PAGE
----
→ Several new studies show staggering educational losses among the United States’ schoolchildren during the course of the coronavirus pandemic. Roughly a third of children in kindergarten, first grade, and second grade have fallen “far behind” in reading—a 7% to 10% increase in the number measured at “far behind” compared to pre-pandemic levels. These losses have been especially dramatic among low-income children and children of color: 60% of students in some high-poverty schools in the Boston area are at high risk for reading problems, doubling the pre-pandemic percentage. These troubling numbers come as school districts are finally phasing out mask mandates, which, along with the extended school-shutdown policies, likely contributed to the decline and exacerbated a literacy crisis in the United States that long predates the pandemic.
→ Stagflation is back. A term famously coined in the 1970s to describe conditions of stagnant output and high inflation now describes our housing market and might soon apply to even more critical sectors of the U.S. economy. Amid a surge in demand for new homes, construction has been generally stagnant, largely owing to supply chain problems and restrictive zoning laws in many American cities. According to the Case-Shiller U.S. National Home Price Index, home prices rose by 18.8% last year. As the war in Ukraine rages on, prices for energy and basic commodities, including grains and fertilizers, will continue to climb.
→ On the eve of Russia’s invasion of Ukraine, Georgia’s Republican Rep. Marjorie Taylor-Greene bought shares of Lockheed Martin, Chevron, and NextEra Energy. All have since gone up. Congress’ proposals to prohibit such trading, however, will have loopholes large enough to drive a Lockheed Martin Ajax through. Even if the Ban Conflicted Trading Act and the TRUST in Congress Act both pass, a lawmaker’s spouse will still be allowed to trade stocks, and lawmakers can still trade funds freely. So while House Speaker Nancy Pelosi will not be able to buy stock in Apple, her husband still can. (And, wouldn’t you know it, he just did, spending $2.9 mil in January on shares of Apple, Disney, AmEx, and Paypal. He must have a brilliant mind for the markets!) The Speaker, meanwhile, will still be able to buy into the Vanguard Total Stock Market Index, a fund that owns 431.2 million shares of Apple.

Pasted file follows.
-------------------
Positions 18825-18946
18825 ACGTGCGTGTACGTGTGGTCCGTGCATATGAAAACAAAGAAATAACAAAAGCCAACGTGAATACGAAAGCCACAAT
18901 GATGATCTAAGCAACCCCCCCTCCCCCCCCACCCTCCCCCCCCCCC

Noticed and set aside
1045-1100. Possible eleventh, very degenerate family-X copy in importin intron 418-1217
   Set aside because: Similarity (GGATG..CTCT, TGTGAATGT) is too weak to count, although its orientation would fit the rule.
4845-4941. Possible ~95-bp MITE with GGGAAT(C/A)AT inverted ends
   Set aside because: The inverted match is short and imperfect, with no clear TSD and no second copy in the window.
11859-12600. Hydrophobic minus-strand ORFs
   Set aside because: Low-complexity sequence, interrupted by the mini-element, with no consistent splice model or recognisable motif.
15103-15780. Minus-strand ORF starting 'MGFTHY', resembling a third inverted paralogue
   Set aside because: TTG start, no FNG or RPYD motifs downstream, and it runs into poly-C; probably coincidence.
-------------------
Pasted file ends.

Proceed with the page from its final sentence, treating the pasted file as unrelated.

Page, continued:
Tablet religion writer Maggie Phillips on Why Zelensky’s Life Is More Meaningful Than Yours: Hint—It’s not for the reason you think
“Life is as it is,” Volodymyr Zelensky said recently, seated on a folding chair that he brought himself to a press conference on March 3. “My life today is wonderful. I believe that I am needed. That’s the most important sense of life, that you are needed, that you are not just an emptiness that breathes and walks and eats something.”
Jordan Peterson can retire. Joseph Campbell can rest easy in whatever eternal consciousness has absorbed him. If we were looking for an articulation of meaning and a model of heroism—and, I’d argue, we absolutely were—here it is. In Zelensky’s refusal to flee and his defiance in the face of near-certain death for the sake of a cause, people have been reminded of virtue and self-denial, and they are loving it.
It became common over the past few years in the United States to find think pieces appearing everywhere from Country Living to The New York Times about the wonders of hygge, the Danish concept evoking coziness, comfort, and consolation. But now the Danes are sending 2,700 anti-tank weapons to Ukraine and are allowing their countrymen to go fight there, a decision their prime minister says they have made “with open eyes and a straight back,” inspired by a “unique heroic effort by the Ukrainian people to fight back a superior power.” It would seem even the cozy Danes have decided there are more vital things than hygge when the chips are down.
While I don’t want to romanticize Zelensky to the point where the myth overtakes the man, the image he projects is worth our attention. His instant apotheosis in Europe and the United States can be attributed to something resonating with people, something that they know internally even if they don’t express it consciously: that they were made for more. “The world offers you comfort,” goes a quote attributed to Pope Emeritus Benedict XVI, “but you were not made for comfort; you were made for greatness.”
But what is great that is left for us these days? Family life has become something people can (and increasingly do) opt out of, since in the absence of a grander schema of meaningful sacrifice, the whole thing blows. Relationships give way to the normalization of social anxiety and antisocial behavior under the guise of “introverting,” a uniquely 21st-century neologism for avoiding the inconvenience of other people and their exhausting needs, demanding that society make space for your aversion to change, talking to people, and noise—things that until recently were priced in to human life. To keep chaos at bay, we seek out what Blaise Pascal referred to as divertissements, distractions from the weighty eternal questions, in social media, metaverses, or the ideological smorgasbord of the internet.
But there is a realm that lies beyond these bloodless battles—that of faith. It doesn’t require us to avoid fights over schools, politics, or identity. Rather, acknowledging there is something greater than the turbulence of the present moment equips us to fight better.
This is the idea that inspired our new project, The Tent, an experiment in reintroducing ancient wisdom traditions to a culture addicted to the ephemeral, through explorations of forgiveness, prayer, love, and conflict. And it animated me and my fellow Tent architects during the process of identifying and onboarding faith leaders from various faith traditions whose goal is to help people who participate in The Tent grapple with just what we’re doing here, on earth, in this country, in our community, in our family, in 2022—and why it matters.
We’re seeing an influx of seekers signing up to hear talks from faith leaders on such decidedly uncomfortable topics as fasting, discipline, and martyrdom. Comfort might be … comfortable, but it is not thrilling. What Zelensky has taught us is that we want the excitement that comes from living for something greater than ourselves and our own self-actualization—a life in which we are not cozy and distracted but needed and necessary.